Norton Motorcycle’s CEO Stuart Garner did not appear at a recent hearing on Norton’s pension scheme. Members of the fund fear that their retirement savings are lost.
Mr. Garner did not appear in front of a pensions ombudsman to answer claims brought by members of a pension fund that Garner and associates had created. Worryingly, 30 members of the public allege that Mr. Garner did not release the pension funds when they became due.
Investigations by the UK media outlets The Guardian and ITV say that 228 people allegedly have been duped by Garner and his associates to invest up to £14M ($18.25M). The UK media outlets said that the money came from “ordinary working people”. Their funds were allegedly invested via Garner’s retirement schemes into Norton shares.
Despite Garner’s absence from the hearing, the pensions ombudsman heard evidence from two victims. They claim that Garner had failed for years to return their retirement funds when requested. The UK’s Pension Schemes Act requires trustees to transfer pensions within six months of an application. Mr. Garner is a trustee of the funds in question.
Failed to return funds
One witness, Sally Holmes said that her ill father had applied to withdraw from his pension in August 2017. To date, Garner allegedly has not returned the funds. And, Holme’s father has now died.
The alleged delay continued despite an ombudsman directing Garner in May 2019 to transfer the man’s pension fund “within 21 days”. That ruling described Garner’s behavior as “inexcusable.”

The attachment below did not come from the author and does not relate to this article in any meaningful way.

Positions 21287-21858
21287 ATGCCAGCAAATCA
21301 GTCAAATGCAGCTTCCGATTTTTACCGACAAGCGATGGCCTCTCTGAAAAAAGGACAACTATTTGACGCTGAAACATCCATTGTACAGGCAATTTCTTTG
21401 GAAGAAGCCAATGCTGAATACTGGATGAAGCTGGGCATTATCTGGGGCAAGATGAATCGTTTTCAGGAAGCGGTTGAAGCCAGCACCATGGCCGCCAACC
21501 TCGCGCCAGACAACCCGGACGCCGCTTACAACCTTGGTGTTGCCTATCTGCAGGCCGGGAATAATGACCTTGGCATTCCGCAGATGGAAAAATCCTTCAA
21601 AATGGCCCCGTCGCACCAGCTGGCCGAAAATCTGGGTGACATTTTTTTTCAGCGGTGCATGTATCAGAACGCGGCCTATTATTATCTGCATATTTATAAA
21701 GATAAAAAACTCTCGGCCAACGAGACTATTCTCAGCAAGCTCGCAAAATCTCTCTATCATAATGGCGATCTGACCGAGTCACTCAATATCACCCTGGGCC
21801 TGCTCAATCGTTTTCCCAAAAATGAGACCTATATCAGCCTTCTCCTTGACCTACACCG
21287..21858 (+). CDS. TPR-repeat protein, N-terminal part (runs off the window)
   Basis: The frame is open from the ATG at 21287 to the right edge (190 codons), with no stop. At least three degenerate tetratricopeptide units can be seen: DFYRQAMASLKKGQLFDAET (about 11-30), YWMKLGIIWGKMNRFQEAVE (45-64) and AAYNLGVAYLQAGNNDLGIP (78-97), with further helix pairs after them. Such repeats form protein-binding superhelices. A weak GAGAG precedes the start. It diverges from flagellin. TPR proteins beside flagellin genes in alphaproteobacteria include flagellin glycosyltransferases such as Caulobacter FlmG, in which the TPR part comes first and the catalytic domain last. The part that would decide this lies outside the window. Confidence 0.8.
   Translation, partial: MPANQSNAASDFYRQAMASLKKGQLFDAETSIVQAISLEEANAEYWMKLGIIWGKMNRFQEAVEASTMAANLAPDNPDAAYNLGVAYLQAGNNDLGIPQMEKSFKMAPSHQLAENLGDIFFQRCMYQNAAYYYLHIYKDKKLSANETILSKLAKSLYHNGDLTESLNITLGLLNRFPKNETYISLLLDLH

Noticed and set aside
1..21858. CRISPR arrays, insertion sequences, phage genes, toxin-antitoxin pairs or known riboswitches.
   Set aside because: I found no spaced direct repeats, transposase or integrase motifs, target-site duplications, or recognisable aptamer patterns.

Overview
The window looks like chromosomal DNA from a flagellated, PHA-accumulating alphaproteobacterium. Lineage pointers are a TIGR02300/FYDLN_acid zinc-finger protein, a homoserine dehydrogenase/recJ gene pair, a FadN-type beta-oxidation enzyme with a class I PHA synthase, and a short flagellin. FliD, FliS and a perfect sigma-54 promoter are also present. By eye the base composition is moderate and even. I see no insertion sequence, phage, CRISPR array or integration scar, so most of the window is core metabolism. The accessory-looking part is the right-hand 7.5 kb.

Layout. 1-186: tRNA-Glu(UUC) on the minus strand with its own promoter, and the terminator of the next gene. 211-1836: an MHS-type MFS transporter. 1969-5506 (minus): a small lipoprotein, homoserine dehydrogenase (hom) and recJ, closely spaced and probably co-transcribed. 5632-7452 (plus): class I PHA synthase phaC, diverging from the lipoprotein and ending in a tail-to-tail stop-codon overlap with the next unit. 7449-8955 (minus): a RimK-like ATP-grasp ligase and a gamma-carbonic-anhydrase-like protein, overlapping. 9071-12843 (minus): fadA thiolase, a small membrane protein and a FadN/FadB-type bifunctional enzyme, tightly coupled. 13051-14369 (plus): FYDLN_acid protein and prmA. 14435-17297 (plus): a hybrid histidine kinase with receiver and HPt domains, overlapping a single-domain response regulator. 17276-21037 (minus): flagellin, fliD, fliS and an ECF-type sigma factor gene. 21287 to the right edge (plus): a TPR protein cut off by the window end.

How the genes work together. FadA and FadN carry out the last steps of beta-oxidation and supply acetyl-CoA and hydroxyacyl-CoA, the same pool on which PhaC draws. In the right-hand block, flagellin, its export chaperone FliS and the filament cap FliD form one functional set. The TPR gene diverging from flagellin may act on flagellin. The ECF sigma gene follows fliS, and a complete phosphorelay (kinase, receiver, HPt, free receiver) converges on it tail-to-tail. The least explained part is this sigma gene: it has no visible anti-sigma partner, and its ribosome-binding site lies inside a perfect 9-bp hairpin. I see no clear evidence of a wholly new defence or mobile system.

The Guardian also alleges that many of the affected pension holders were financially vulnerable at the time they transferred their pension money to Garner’s pension funds. Those people were allegedly told that they would receive a tax-free lump sum for agreeing to the transfer. But the lump-sum distributions were in reality, not tax-free and left victims with substantial tax bills.
Convicted of fraud
Several participants in the Norton pension fiasco have been convicted of fraud. Simon Colfer was convicted of fraud in 2018 for the way he sold the pension scheme. Two directors of the company managing the Norton pension scheme, Andrew Meeson, and Peter Bradley were convicted in separate tax fraud cases. They reclaimed £5M ($6.5M) in tax rebates from fictitious pension contributions and were convicted in 2013.
According to court documents, about £4m of the £5m was then paid out by Meeson and Bradley to friends, family, and associates, including a £990,000 loan that Garner he used to originally buy the Norton brand in 2008.
According to the Guardian, Garner has said that he did not know he was dealing with fraudsters, considers himself a victim, and denies any wrongdoing.
Whatever the truth is, it’s a sad state of affairs for the Norton brand and the people that rely on the company.
Note: The word “scheme” is used in the UK like the word “plan” is in the USA. The use of the word “scheme” does not in itself indicate any criminal wrongdoing.